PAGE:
BUDGET AND GUDGETARY CONTROL AS A MANAGERIAL TOOL IN AN ORGANIZATION

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2.1   INTRODUCTION
        This chapter is devoted to the review of relevant literature and contributions of several authors and researchers to the area of budgeting.
In this chapter, the historical perspective and the basic principles of budgeting will be discussed.
Various definitions for a successful budget administration and budget preparation process will be looked into.  Also, to be discussed in the principle budget factors, details of total periodic budget and budget review as well as advantages and difficulties of budget, plus definitions of key terms used in the study.
Budgeting may be defined as “financial and or quantitative statement prepared and approved prior to a defined period of time, of the policy to be pursued during that period for the purpose of attaining a given objective.  They may include income, expenditure and the employment of capital” (I.C.M.A – Terminology of the Institute of Cost and Management Accountant).
“a budget has also been defined as comprehensive and co-ordinate plan, expressed in financial terms, for the operation and resources of an enterprise for some specific period in the future (Fregman, J.M. accounting for managerial analysis Home wood III, Richard Inc.  1973).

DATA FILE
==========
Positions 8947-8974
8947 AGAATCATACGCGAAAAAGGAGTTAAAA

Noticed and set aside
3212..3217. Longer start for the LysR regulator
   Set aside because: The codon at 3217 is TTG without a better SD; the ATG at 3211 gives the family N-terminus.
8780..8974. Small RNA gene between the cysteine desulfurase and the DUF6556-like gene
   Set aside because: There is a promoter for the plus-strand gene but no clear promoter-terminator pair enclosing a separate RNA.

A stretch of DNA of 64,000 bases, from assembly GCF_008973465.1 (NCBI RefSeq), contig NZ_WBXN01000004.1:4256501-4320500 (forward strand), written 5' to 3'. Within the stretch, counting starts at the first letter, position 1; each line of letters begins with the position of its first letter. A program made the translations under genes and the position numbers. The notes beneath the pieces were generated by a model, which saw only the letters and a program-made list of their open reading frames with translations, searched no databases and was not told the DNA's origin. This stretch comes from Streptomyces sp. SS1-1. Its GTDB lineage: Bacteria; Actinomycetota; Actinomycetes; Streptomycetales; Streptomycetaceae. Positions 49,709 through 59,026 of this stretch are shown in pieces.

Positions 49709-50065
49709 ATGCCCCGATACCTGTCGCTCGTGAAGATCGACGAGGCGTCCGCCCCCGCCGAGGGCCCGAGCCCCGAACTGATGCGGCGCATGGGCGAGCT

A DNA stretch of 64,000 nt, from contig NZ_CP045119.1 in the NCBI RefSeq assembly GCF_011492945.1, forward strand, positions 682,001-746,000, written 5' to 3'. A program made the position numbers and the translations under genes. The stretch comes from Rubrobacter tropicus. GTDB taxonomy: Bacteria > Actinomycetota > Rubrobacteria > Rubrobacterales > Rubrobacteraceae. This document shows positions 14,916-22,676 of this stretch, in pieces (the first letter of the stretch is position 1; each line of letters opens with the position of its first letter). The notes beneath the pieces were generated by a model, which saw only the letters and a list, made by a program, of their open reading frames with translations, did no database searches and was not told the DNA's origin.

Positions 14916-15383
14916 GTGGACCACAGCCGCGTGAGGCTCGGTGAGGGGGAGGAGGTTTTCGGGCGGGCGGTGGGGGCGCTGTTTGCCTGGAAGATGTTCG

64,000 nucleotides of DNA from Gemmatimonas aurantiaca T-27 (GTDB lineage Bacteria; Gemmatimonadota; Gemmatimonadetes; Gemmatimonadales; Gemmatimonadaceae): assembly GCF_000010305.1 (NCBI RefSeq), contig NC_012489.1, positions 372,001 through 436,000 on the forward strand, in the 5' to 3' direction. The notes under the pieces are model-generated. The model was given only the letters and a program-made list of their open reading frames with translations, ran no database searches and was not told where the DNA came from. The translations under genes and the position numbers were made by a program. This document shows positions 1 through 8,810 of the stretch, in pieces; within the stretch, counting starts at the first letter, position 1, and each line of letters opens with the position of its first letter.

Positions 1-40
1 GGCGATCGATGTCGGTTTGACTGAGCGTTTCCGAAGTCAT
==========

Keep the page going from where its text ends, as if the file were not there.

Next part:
The basic elements of a budget are:
It is a comprehensive and co-ordinate plan
It is expressed in financial terms
It is a plan for the firms operation and research
It is a future plan for a specific period
It is a comprehensive plan in the sense that it’s activities and operations are considered when it is prepared.  It is a budget of the enterprise as a whole.  Budgets are indeed prepared for various segments of the enterprises as a whole. Budgets are indeed prepared for various segments of the enterprise, but they are master budget (Ibid Pp. 256-259).
Budget is always quantified in financial terms. Initially the budget may be developed in terms varieties of quantities, but finally they must be expressed in money.
The budget is primarily focused on attaining objectives and strategies.
These can only be formulated within the overall policy of the company.
This means that budgeting derives from corporate planning and should be regarded as a subject of corporate planning corporate planning itself in essence of setting objectives and defining and  selecting strategies that will enable the company achieve those objectives.  (The association of certified accountant: management accounting chart tutor limited (London 1981).

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